18 Comments:

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3:11 PM, October 21, 2005  
Blogger Wei Min said...

Hi Lloyd. I happened to know your blog from other blogs and your comments and thinking are very insightful to me. Thanks for blogging.

I do have some opinions on this post, though I think it might not be right since I'm only starting to invest.

I would think it is of financial prudence for any company to balance their books. Just like companies, I think countries that consistently incur budget deficits are not being prudent financially. It is true that there are "good debt" and "bad debt" and we should differentiate between these 2 to see if the borrowings that your Govt are making are good or bad. But undertaking too much debt for a company leaves it at a higher risk of bankruptcy, while you have also noted that you prefer companies with low debt levels. So I would tend to agree with Buffett's view that the U.S. Govt is giving an increasing amount of assets away to foreigners.

But I'm of the thinking that we have to promote free trade and that trade deficits do occur occasionally. But to consistently incur so much deficits in so many years just doesn't sound prudent to me.

Wei Min

7:30 PM, March 29, 2006  
Anonymous Ames Tiedeman said...

The dollar, as predicted is being crushed. We are now at Par with the Canadian Dollar, the Loonie as it is called. This was all so predictable. You cannot run an 800 bilion dollar trade deficit and have your currency in demand. We have a lot farther to fall. Within 5 years from 2008 we should see the Canadian Dollar worth 25 % more than the U.S. dollar. The Euro at 1.40 now, should move to near 2.50, as China buys more and more of the Euro.
The pound at 2.04 as I write this will be near 3.00. Be ready for CHINA. When they finally let their currency float it will appreciate 70% over a 36 month period. The US trade deficit will be cut in half and then some by 2020.

4:53 AM, September 21, 2007  
Anonymous Ames Tiedeman said...

Bernanke has a big job ahead of him.
We cannot sustain 800 bilion a year trade deficits. We cannot export our way out of this mess. The only answer is a sharply lower dollar to drive manufactruing home and to lower the trade deficit. The dollar has much farther to fall. What you are seeing is a long term effort (it will take 20 years) to get the trade deficit back under 1% of GDP. We are currently running a trade imbalance of nearly 6% of GDP. No nation can do this. The IMF would be stepping in to help any nation if its trade imbalance went to 6% of GDP becuase its currency would collapse! The U.S. is different, but still, we cannot sustain a trade deficit of this magnitude. People must understand that when we buy an item from say China, we pay in dollars. The Chinese company we just bought from them goes to an Exchange Bank in China and converts those dollars to Yuan. The Chinese banking system (Chinese Government) is now sitting on those dollars. They can either 1, buy oil, 2, buy Treasuries, 3. buy U.S goods, 4. buy U.S. Corporations, 5. other. Over time if we (the U.S. ) continue to run a trade deficit we could simply be completely bought and controlled by foreigners. Warren Buffet has explained the situation as being like a rich Texas farmer who loses a small piece of his land year after year and never notices for a while. When he then notices, tragedy sets in because he no longer controls his land. So in sum, we need to get the trade deficit way down. This is why the Fed has abandoned the dollar. It wil be going down for the next 20 years. That is how long it is going to take to correct this imbalance mess.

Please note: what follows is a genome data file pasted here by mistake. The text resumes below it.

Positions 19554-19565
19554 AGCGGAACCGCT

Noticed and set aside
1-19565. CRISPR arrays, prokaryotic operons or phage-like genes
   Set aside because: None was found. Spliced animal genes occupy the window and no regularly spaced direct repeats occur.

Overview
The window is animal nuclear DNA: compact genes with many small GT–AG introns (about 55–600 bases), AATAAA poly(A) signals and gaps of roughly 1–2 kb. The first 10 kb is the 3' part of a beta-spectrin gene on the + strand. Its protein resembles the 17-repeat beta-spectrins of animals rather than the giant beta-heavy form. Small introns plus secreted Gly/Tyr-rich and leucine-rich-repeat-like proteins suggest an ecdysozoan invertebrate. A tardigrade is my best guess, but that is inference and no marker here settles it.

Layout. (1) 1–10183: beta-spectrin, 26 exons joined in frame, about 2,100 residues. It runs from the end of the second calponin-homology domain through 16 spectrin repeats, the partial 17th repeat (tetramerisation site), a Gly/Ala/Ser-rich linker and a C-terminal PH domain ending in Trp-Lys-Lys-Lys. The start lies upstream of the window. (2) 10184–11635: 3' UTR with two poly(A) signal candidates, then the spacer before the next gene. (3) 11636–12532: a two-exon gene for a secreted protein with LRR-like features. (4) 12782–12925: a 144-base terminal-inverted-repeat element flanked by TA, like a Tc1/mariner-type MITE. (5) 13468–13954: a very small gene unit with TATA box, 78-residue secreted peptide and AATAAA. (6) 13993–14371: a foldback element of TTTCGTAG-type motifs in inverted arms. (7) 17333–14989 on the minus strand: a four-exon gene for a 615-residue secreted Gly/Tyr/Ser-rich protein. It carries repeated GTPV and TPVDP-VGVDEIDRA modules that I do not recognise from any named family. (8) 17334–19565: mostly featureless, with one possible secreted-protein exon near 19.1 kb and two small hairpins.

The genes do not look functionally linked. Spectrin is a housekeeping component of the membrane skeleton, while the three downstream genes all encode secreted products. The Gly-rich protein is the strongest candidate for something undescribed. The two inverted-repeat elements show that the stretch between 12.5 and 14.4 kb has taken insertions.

6:22 AM, September 22, 2007  
Anonymous Ames Tiedeman said...

The U.S. Trade Deficit is a huge problem. We will either end up being owned by foreigners or we will simply fade away. Both prospects are quite un-
American. Some basic facts: The U.S. has not had a trade surplus with the world since 1974. We have not had a trade surplus with Japan since April of 1976. We stopped having trade surpluses with Eurpoe in 1983. Fifteen years ago we did not have a trade deficit with China. Now we have a 250 Billion a year deficit with the People's Republic. A nation that does not make anything is a worthless nation. Worse, the longer we go without making the needed investments in our manufacturing infrastructure, the more knowledge we lose. We will either forget how to manufacture or we will simply not be good at it. Our creative energy fades away if we do not use it. Also, it is innate to want to make things. Kids play in sand boxes, youg men build tree forts. This is human nature. All of this is being taken away from the American people by idiots in Washington who do not know how to make trade deals. I may write a book on this topic.

3:20 PM, October 03, 2007  
Anonymous Ames Tiedeman said...

I thought I would come back to see if anyone challenged me. I see they did not.

How have you been?

Regards,
Ames Tiedeman

6:13 PM, December 30, 2007  
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Anonymous Penny Stock NewsLetter said...

This whole notion of free trade is phoney. We are becoming a nation of financial services companies All these companies do is recycle money. The result is no useful products and services are being produced or sold. The idea that the bedrock of the united states economy can be a country of bankers financial planners financial researchers dealing with numbers marketing consultents' lawyers is completly false. I could go on and on but I need not. The intangable economy of sorts must be replaced with a economy that produces or provides useful products and services that are really needed. Otherwise we will end up with a few bright CPA's with master degrees siting behind desks making a good living and everybody else cleaning the carpeting and emptying the wast paper baskets.For three dollars an hour.

9:42 AM, December 02, 2011